Advanced Business

In a typical business environment, the student can

  • listen to, pick out and record relevant information from an authentic context
  • read and manipulate a variety of written forms of business communication including letter, note, email, newspaper article
  • deal with a longer business-related text; provide an accurate summary of key points
  • respond appropriately in a typical business conversation or exchange

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Summary of Tasks

Level 3 Anglia Advanced Business English Time allowed - Two hours
Total marks- 100
Part 1 Listen to an authentic recorded message. Write a message based on the information heard. 20 marks
Part 2 Read an email and a separate text containing information. Write an answer to the email based on information in the text. 20 marks
Part 3 Write an email in response to an email given. 20 marks
Part 4 Complete a dialogue by providing appropriate responses to a series of opening gambits. 20 marks
Part 5 Read a business-related text and write a short summary of it. 20 marks

Exam Content

Part One

In this section, the candidates hear a complete, authentic, recorded message given as information by standard providers - embassies, train information, weather details, business out of hours, hospital out of hours, and so on. On their question paper they are given a space to write a message to a person indicated in the rubric, using the information they hear and including all the key details.

In this section in previous levels, candidates have been asked to pick out specific information to fill in gaps on a form. At this level, candidates are required a) to take the initiative in deciding what the relevant information is, and b) to reproduce this information in a clear message. The marks given for this section are therefore based on the accuracy and appropriacy of the information given, and the suitability of the style used for the message.

Part Two

In this part of the examination, candidates are given an email which they must read and respond to with an email of their own. They are also given a text of another type, for example a newspaper article, containing all the information they need to complete the task successfully. This task therefore tests both reading and writing skills in a business context.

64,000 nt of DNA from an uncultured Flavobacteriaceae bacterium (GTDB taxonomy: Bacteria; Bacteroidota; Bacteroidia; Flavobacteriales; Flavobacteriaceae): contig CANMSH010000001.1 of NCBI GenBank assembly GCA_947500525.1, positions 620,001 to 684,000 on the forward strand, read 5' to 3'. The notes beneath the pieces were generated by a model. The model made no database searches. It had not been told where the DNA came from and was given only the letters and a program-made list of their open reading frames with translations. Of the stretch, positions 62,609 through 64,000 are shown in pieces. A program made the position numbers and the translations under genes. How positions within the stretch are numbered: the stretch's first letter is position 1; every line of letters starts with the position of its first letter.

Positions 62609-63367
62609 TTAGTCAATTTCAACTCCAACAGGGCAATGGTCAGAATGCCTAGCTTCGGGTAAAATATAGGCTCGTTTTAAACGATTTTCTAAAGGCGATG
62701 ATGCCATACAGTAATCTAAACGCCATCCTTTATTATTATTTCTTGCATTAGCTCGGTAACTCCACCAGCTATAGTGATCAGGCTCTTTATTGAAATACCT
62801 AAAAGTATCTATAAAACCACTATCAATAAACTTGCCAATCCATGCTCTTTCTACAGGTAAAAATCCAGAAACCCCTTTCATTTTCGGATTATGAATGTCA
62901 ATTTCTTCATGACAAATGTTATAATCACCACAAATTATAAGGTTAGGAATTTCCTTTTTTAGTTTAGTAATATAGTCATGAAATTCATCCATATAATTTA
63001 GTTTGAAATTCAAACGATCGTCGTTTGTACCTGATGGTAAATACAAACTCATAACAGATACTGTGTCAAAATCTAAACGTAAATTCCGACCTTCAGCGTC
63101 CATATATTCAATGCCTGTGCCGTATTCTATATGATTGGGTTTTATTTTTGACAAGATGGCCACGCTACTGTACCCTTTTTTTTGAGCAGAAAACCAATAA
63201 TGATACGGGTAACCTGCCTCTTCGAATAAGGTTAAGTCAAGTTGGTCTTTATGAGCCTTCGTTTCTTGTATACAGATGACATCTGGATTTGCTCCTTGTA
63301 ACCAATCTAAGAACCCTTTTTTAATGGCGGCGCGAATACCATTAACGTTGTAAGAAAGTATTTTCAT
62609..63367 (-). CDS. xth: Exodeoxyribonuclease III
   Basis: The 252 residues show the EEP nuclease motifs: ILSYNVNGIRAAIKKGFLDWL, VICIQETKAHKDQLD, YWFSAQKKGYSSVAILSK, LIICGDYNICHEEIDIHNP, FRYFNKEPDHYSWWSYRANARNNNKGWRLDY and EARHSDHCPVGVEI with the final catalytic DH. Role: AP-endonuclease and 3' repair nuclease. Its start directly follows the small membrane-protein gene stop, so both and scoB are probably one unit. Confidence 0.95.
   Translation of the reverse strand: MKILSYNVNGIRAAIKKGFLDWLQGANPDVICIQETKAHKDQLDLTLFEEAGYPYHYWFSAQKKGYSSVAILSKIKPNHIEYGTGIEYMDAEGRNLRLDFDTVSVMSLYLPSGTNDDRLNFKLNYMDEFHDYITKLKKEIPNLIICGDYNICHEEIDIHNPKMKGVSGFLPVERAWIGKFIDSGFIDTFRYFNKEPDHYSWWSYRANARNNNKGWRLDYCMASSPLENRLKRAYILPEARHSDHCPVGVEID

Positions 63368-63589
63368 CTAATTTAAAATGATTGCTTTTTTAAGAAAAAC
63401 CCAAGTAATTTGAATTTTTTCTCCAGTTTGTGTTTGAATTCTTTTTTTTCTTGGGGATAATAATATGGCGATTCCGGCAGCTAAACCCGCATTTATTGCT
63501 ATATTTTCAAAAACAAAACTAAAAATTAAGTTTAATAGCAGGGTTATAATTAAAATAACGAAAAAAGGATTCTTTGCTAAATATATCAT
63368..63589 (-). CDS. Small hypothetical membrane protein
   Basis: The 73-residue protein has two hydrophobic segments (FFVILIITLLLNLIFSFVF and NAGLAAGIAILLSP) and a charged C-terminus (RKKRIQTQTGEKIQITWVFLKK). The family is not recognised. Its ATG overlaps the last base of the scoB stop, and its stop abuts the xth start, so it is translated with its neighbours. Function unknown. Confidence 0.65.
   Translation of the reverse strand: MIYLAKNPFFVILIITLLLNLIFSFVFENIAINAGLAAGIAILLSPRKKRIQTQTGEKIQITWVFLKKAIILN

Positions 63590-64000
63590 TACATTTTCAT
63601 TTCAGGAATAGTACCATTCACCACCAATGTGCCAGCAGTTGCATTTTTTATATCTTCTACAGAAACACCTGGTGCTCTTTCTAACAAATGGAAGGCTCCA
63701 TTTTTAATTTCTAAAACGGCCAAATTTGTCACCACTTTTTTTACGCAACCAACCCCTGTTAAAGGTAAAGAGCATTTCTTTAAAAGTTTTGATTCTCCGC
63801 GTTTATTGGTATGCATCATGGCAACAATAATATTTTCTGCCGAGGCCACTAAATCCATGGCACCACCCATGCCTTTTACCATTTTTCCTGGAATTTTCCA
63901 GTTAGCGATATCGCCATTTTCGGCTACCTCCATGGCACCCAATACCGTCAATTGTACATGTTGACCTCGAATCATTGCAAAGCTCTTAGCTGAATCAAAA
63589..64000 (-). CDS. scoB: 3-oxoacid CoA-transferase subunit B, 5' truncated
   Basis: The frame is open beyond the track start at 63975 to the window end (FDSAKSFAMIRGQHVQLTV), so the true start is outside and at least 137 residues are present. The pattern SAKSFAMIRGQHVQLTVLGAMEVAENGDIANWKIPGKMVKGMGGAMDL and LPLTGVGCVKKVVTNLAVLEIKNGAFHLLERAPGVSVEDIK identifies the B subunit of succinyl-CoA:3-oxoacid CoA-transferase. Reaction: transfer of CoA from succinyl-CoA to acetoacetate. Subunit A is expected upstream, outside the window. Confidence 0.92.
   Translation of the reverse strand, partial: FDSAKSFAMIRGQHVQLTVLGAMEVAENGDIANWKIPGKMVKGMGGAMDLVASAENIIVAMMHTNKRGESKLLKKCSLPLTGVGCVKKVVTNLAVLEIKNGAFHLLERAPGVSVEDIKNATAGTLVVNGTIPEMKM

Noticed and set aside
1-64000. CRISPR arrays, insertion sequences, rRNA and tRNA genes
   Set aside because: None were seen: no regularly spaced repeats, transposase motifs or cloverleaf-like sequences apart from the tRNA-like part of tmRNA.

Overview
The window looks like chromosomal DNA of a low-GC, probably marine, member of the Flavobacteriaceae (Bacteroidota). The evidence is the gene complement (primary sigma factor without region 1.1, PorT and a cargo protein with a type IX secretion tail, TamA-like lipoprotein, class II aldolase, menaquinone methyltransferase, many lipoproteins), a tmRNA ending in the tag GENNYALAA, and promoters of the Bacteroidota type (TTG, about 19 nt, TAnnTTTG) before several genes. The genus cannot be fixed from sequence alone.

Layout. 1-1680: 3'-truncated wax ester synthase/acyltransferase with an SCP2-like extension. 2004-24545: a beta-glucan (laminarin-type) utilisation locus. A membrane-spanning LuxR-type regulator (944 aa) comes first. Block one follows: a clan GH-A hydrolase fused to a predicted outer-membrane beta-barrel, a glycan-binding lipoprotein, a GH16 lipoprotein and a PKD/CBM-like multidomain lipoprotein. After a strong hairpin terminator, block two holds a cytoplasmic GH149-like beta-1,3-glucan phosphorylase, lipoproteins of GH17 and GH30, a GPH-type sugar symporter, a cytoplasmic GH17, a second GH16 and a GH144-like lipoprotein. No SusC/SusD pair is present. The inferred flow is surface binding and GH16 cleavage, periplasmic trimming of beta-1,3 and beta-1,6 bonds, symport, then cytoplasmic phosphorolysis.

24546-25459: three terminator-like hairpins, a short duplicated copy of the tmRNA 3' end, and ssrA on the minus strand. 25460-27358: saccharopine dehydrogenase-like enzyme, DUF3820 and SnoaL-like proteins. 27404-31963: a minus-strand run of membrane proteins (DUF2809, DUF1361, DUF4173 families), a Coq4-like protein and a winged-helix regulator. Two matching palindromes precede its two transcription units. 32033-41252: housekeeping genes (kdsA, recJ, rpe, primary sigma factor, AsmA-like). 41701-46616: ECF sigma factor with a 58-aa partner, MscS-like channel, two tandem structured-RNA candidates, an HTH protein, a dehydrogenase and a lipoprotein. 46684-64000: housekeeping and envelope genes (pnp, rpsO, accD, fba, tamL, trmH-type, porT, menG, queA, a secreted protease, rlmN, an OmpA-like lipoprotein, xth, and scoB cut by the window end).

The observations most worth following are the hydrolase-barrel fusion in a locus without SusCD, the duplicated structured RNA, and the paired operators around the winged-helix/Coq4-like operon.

Part Three

This section, which complements the previous one, is designed to allow the candidates to show that they can manipulate the business language sufficiently well to create their own emails without recourse to given information. The candidates read an email containing, for example, a complaint about a product, and answer it in the space provided on the question paper. Candidates use their own initiative and knowledge of the subject to formulate an appropriate reply.

Part Four

In this section, candidates are given one half of a dialogue and must complete the other half. There are ten two-part exchanges in the dialogue and the candidate's task is to complete the second part of each of the two parts. At previous levels there has been a similar task with multiple choice options. At this level, candidates must show that they have more than a passive recognition of the best response to an input prompt; they must actively produce an appropriate response themselves.

A typical example of this may be:

  • Good morning, Windsor Hotel, how may I help you?
  • (candidate's response) I'd like to make a reservation, please.
  • Certainly, sir. When you like to stay?

B. From 30th October, for two nights, if that's possible.

Part Five

In this section the candidates read a text of about 400 words (or one side of A4 paper). The text would typically be an article about a product, or an article about a particular company or businessman. The candidates must then provide a 50-word summary of it, using bullet points and choosing the form of summary themselves: - whichever seems most appropriate. The target reader is indicated in the rubric.

This task tests the ability of the candidate to cope with a longer business-related text: a candidate who can provide a clear summary of the key points shows that he or she is fully in control of the content of the text.